Ready to Give Up? The Allure of Indexing
Many investors begin life as active investors, convinced that they can beat the market, and end up conceding failure in this quest. For such investors and for those who never believed that they had a chance of beating the market, the most practical alternative is investing in an index fund. An index fund is designed to mimic an index and generate returns that are equal to the index (and not beat it). While we give up the chance of ever beating the market with an index fund, we do gain some significant benefits. First, there are almost no trading costs since there is little portfolio turnover, other than adding new stocks to the index and shedding those that leave. Second, their low turnover makes index funds more tax efficient than other funds.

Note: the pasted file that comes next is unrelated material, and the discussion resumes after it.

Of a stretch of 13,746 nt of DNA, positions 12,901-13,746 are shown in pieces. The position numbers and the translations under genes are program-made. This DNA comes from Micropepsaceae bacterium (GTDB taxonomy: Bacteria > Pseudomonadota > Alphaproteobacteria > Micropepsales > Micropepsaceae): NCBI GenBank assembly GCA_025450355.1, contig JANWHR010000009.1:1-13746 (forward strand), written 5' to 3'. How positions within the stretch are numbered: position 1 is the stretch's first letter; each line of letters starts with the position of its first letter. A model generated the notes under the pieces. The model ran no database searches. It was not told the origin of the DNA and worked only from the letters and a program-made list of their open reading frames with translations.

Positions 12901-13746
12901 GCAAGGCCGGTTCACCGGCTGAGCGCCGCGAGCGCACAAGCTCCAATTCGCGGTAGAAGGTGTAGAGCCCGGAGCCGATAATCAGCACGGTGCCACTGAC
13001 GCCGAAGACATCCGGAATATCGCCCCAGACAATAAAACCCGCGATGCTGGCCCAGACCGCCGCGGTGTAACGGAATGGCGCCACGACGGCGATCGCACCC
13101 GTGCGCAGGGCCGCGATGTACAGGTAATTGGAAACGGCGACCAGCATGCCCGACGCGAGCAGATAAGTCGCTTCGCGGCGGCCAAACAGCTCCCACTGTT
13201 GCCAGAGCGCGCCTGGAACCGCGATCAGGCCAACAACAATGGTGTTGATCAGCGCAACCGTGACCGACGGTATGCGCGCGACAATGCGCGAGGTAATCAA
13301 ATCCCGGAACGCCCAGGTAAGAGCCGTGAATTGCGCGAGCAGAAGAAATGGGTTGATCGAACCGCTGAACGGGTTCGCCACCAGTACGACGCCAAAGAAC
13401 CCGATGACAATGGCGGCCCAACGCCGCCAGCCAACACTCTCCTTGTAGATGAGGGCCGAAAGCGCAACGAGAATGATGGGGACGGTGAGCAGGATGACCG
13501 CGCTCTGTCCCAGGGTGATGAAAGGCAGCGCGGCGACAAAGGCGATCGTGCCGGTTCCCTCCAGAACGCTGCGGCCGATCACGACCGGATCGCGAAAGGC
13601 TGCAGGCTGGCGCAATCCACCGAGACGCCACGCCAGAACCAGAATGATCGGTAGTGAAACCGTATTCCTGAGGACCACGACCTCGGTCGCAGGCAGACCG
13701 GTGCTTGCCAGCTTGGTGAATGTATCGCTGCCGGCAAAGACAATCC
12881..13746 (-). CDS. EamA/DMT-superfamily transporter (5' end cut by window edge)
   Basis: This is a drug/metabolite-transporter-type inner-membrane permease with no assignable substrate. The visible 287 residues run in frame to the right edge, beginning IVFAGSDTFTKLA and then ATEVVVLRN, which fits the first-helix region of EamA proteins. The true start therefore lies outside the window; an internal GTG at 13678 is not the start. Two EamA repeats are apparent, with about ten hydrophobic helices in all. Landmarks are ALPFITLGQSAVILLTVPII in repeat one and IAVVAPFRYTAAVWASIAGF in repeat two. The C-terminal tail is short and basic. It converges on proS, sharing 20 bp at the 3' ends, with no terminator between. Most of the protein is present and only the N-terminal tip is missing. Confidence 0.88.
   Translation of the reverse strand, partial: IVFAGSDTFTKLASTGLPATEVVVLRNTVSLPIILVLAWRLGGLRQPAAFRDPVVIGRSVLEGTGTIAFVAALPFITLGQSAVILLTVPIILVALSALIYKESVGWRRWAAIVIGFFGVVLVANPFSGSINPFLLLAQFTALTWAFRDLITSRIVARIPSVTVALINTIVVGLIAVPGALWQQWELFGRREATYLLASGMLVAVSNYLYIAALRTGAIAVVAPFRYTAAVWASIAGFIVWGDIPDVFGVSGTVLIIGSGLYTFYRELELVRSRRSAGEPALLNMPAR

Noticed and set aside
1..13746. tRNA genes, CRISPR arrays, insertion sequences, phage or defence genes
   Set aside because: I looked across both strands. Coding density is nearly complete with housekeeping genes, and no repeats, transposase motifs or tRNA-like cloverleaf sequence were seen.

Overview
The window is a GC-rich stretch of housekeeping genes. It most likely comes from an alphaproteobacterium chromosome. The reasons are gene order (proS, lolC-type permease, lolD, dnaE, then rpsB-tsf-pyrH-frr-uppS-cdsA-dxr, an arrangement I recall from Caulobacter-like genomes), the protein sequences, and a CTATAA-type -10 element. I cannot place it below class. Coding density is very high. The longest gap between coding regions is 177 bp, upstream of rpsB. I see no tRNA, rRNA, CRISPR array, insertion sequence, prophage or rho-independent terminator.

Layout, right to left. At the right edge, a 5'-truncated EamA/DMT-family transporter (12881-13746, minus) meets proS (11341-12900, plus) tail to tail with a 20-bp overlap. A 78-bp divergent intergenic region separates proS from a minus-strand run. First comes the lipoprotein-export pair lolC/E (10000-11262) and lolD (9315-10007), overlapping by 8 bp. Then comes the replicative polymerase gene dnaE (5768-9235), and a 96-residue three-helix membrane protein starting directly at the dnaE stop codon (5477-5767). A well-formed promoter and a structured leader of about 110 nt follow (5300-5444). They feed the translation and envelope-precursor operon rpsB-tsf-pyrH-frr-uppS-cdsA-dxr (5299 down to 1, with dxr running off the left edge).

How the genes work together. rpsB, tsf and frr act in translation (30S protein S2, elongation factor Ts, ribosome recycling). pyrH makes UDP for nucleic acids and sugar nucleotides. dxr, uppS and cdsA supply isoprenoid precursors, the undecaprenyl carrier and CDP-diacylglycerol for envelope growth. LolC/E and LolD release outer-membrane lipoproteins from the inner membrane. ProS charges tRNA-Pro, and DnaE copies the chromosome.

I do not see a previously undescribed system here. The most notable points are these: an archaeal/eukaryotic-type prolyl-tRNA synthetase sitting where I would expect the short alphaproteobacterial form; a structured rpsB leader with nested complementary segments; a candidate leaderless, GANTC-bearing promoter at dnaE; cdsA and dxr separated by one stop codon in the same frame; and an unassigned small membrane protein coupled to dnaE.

Index funds were created in the early 1970s and have swiftly caught on as an investment alternative. Ironically, the performance of active investors and money managers provides the best endorsement for index funds. The returns earned by active money managers have trailed the return on the S&P 500 index for much of the past few decades. In addition, the market timing abilities of money managers seem to be limited. Under such circumstances, you can and should ask whether it makes sense to pay active money managers to lose money for you.
THE MECHANICS OF INDEXING
How do you go about creating an index fund, and once created, how do you maintain it? Note than for an index fund to mimic an index, ...